Deep Vein Thrombosis
Deep Vein Thrombosis
Deep vein thrombosis (DVT) is a condition where a clot (thrombosis) develops in the deep veins of the leg. Patients who are at risk for this condition are those who:
- have been sitting or lying down for prolonged periods of time without moving, like those who have been on a long airplane or car ride, for example, or someone who is bedridden.
- have a condition where there blood is prone to clots, like a blood disorder, cancer, or extreme dehydration.
- have had recent surgery, especially orthopedic surgery to the hip or knee.
- have had trauma, like a pelvic injury, or a broken leg.
- have a spinal injury and paralysis.
A deep vein thrombosis is dangerous because once these clots develop in the legs, they can break off from their location in the leg, and float to other parts of the body. Blood from the veins travels into the right side of the heart, and out to the lungs. There, it picks up oxygen from the lungs, returns to the heart (the left side), and is pumped out into the body, where the oxygen is delivered. Therefore, deep vein clots, will occasionally float into the lungs, where they become stuck. This is called a "pulmonary embolism" or PE, and can be very dangerous, even fatal.
Deep vein thromboses most often present as leg swelling that involves only one leg. It usually develops over a day or two, and can also involve pain in the leg. If questioned, the patient can usually think of something that put him/her at risk, like a long plane ride, or recent surgery, etc.
If your doctor suspects a DVT, he or she will immediately obtain an ultrasound. It is imperative that this is obtained as soon as possible in the case of new unilateral leg swelling. If the ultrasound shows a clot in the leg, blood thinners are started immediately. Your doctor will explain these medications carefully to you, since these medicines must be taken and monitored very carefully. The blood thinners are very important because they allow the body to break down the clot slowly over time, and they are effective at preventing the clot from floating into the lungs (pulmonary embolism).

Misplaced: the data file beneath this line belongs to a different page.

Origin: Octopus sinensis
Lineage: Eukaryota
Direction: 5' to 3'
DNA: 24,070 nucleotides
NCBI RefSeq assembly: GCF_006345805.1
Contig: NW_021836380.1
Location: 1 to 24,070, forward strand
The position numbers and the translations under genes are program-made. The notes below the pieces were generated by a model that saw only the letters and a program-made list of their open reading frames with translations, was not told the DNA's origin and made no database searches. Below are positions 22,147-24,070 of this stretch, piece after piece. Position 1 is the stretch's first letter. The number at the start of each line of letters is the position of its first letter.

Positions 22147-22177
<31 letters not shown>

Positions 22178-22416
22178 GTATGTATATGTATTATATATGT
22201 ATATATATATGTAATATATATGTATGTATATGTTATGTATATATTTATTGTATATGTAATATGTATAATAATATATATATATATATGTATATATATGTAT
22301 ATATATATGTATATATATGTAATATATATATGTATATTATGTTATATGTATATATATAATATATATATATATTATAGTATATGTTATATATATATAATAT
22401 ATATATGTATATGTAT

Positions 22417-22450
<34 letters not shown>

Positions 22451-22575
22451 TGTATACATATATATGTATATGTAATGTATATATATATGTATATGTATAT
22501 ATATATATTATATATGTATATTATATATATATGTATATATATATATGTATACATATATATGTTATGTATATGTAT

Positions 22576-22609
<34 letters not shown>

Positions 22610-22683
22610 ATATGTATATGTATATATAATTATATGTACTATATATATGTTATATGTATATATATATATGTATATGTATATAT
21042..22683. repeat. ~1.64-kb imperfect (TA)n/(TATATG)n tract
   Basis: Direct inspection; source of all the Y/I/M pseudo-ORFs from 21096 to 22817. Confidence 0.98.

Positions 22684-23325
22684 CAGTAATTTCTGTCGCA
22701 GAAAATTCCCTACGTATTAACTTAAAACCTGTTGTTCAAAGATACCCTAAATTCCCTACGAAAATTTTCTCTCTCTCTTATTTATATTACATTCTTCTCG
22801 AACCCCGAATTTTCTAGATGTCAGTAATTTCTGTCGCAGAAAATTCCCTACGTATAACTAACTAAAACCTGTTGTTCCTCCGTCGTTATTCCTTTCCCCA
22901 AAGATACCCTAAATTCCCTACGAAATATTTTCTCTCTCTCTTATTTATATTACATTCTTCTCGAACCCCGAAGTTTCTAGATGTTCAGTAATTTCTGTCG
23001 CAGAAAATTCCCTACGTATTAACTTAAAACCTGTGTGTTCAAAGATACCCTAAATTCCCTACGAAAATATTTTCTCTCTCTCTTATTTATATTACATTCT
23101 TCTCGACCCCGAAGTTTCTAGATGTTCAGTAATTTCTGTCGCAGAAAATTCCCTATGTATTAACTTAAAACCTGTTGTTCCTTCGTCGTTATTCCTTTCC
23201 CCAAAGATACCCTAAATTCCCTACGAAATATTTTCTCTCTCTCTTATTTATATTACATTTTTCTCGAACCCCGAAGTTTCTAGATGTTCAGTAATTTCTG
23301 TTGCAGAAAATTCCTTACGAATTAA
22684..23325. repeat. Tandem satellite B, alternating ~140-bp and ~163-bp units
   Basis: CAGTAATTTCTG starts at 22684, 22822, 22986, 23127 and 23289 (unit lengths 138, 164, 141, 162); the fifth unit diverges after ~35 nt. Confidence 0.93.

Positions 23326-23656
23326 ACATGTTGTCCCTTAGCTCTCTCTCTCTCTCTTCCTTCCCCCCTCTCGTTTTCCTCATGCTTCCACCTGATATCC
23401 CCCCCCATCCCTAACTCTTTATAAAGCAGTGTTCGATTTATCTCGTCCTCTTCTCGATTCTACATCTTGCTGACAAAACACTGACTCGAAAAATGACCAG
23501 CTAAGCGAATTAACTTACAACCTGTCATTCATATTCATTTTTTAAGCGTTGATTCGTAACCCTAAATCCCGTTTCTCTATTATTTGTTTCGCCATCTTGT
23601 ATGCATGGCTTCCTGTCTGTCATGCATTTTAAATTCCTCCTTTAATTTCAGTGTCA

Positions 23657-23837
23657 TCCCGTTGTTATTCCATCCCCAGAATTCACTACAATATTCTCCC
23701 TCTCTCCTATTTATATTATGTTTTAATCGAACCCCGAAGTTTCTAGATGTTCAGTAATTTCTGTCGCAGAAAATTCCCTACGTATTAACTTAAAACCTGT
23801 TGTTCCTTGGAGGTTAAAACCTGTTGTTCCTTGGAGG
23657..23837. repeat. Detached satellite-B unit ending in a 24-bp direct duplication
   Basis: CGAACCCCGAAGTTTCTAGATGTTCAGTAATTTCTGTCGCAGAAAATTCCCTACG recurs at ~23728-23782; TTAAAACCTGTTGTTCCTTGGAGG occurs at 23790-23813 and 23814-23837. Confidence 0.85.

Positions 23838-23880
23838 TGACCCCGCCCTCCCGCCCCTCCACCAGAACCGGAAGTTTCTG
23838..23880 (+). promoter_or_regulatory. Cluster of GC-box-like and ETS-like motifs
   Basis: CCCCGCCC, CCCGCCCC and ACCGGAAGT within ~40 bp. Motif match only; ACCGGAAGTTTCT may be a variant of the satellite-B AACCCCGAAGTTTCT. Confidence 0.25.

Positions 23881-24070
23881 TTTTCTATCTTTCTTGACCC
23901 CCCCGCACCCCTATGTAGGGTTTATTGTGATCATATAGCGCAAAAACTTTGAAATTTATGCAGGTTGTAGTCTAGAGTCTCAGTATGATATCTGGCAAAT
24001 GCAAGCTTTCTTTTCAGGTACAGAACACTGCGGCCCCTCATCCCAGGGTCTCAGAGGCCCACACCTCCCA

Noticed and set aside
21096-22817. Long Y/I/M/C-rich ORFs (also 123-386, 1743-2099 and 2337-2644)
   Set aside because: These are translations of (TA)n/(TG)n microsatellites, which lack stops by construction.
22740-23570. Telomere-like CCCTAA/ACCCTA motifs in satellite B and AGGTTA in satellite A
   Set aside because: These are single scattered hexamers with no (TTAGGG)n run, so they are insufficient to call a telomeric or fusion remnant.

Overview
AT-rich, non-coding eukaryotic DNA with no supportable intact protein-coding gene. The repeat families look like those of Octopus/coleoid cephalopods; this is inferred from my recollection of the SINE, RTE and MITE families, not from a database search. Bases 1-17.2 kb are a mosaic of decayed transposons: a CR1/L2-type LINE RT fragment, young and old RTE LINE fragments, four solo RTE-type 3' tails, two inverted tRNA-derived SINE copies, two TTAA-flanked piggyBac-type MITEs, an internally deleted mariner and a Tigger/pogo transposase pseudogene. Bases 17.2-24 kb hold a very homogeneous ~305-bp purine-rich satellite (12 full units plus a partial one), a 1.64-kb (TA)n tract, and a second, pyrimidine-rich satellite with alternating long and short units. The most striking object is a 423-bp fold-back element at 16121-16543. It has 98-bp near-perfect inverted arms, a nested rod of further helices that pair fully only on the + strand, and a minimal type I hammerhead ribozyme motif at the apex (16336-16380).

Deep Venous thrombosis, however, can also damage the veins in the leg, especially if the clot involved is extensive. In this case, the damage to the veins can be serious, because the deep venous system is large, and is responsible for the lion's share of the work of bringing blood back up to the heart, against gravity. If these veins are blocked with clot, the clot can injure the valves over time, leading to an ineffective venous system. Patients then may have debilitating swelling, and severe changes of venous insufficiency in their leg, which lead to skin changes and ulcers. They can also have severe pain in this leg. This is called post phlebitic syndrome, and it is a dreaded complication of extensive DVT that can occur even with adequate anticoagulation.
Once a deep vein thrombosis has been diagnosed, treatment with blood thinners is initiated immediately. But if the clot is extensive, or if blood thinner treatment is not possible, patients can be referred to a vascular surgeon for further evaluation and treatment.